Anser caerulescens   (Linnaeus,   1758) (Bird)
Organism information awaits expert curation
Class: Aves

Image copyright: Pbase

Size 65-85 cm. Wingspan: 58-59 inches. They weigh from 2 to 3 kg. Males and females are similar in appearance although males are usually larger.

Color: There are two phases seen in Anser caerulescens called the "snow" phase and the "blue" phase. In the adult "snow" phase the body is a snowy white with black wing tips. They have red feet and legs, a pink bill, and a black "grin patch" (the black patch of skin that surrounds the base of the bill, which resembles a smile). The adult blue phase geese have the same feet, legs, bill, and grin patch, but they have blue/gray bodies with black wing tips. They also have white necks and heads, and some white on the underside of their bellies. In the immature snow phase the body is a dirty white color with black wing tips and in the immature blue phase they are a slate gray with little or no white. In both immature phases they have red feet and legs but they are not as bright as the adult goose. It was once thought that the two different color phases were different species, but they are not. They interbreed with one another, and they are found together through out their geographical ranges. The colors are genetically controlled and when selecting mates they tend to choose a mate that resembles their parents. Individuals with a mixed set of parents will breed with either color phase.

Breeding season: April to June. Nest: They usually make shallow depressions in the ground and line them with bits of dry vegetation and down from the mother. The female will lay one egg a day until she reaches a full clutch of about 3 to 5. The eggs are incubated for 23 to 25 days while the male guards the nest and the mother.

Synonym (s)

Common Name (s)
• Snow Goose (English)
Economic Importance and Threats
Importance:  Ecosystem balance
(Anser caerulescens are considered to be overabundant and as a result have been stripping their habitat of its vegetation.)
Importance:  Commercial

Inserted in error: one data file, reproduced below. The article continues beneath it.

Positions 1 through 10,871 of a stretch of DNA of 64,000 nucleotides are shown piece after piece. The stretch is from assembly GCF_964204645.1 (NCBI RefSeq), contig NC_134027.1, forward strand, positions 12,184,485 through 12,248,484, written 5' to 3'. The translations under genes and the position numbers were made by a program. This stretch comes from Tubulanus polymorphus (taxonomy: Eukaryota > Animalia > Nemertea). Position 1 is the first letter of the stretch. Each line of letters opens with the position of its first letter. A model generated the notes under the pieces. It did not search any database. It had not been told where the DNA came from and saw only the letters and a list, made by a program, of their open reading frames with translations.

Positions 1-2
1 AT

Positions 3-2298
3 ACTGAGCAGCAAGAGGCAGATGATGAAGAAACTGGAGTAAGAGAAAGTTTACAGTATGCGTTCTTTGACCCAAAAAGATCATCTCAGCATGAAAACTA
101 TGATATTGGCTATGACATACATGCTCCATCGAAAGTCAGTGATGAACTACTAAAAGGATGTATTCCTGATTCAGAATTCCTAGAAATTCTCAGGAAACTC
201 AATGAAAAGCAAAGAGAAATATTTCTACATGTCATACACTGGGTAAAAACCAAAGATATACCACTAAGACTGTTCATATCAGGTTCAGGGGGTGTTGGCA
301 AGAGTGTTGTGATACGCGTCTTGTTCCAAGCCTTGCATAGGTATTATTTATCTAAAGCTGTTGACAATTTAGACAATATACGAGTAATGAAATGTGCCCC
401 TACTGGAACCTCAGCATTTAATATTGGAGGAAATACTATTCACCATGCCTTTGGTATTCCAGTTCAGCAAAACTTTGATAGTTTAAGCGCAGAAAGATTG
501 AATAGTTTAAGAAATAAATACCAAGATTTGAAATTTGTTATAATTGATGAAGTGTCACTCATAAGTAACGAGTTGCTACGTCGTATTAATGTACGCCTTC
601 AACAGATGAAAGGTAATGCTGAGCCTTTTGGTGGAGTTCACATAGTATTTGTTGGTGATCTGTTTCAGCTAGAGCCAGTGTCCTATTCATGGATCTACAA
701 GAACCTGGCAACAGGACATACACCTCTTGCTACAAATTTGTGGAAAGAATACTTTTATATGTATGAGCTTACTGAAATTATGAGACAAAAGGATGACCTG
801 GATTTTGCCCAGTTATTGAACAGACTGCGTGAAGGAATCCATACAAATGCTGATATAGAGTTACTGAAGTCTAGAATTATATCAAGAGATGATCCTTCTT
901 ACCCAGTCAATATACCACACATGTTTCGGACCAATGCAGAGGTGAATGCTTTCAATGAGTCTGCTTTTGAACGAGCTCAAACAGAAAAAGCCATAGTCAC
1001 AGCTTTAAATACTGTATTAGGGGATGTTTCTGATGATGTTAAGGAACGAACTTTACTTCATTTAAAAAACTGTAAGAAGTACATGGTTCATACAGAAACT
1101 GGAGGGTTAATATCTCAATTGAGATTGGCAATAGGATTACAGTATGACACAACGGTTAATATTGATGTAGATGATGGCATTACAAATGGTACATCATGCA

(Economic Importance for Humans: Positive

Because of their large numbers the snow geese are hunted, although there are restrictions in place in order to protect the species from over hunting.

Positive Impacts

Economic Importance for Humans: Negative

In recent decades many snow geese have become agricultural pests. They sometimes opt for easy food supplies found in farm fields with tender shoots and wasted corn, wheat, and oats. (Heyland, 2000))
Threats:  Natural threats
(Major predators include artic foxes (Vulpes lagopus) and gull-like birds called jaegers (genus Stercorarius). The biggest threat occurs during the first couple of weeks after the eggs are laid and then after hatching. The eggs and young chicks are vulnerable to these predators, but adults are generally safe.)
Threats:  Anthropogenic
(Because of their large numbers the snow geese are hunted.)

Habitat:  Estuarine, Coastal
Prey:  invertebrates
Predator:  Major predators include artic foxes (Vulpes lagopus) and gull-like birds called jaegers (genus Stercorarius).
IUCN Status:  Least Concern


Literature Source(s)
  • Avibase- the world database Available at -
  • Myers, P; Espinosa, R; Parr, CS; Jones, T; Hammond, GS and Dewey, TA (2006) Animal diversity web Available at -
  • Birding in India and South Asia Available at -
  • Vernacular names of the Birds of the Indian Subcontinent Buceros, Envis newsletter: Avian Ecology & Inland Wetlands 62pp Available at -
  • Kumar A, sati JP and Tak CK (2003) Checklist of Indian Waterbids Buceros Envis Newsletter: Avian ecology and inland wetlands 8(1) 30pp Available at -
  • Manakadan R and Pittie A (2001) Standardized English names of the Birds of the Indian Subcontinent BUCEROS Envis Newsletter: Avian ecology and inland wetland 6(1) 26pp Available at -
  • PBase Available at -

Page last updated on:2013-03-07

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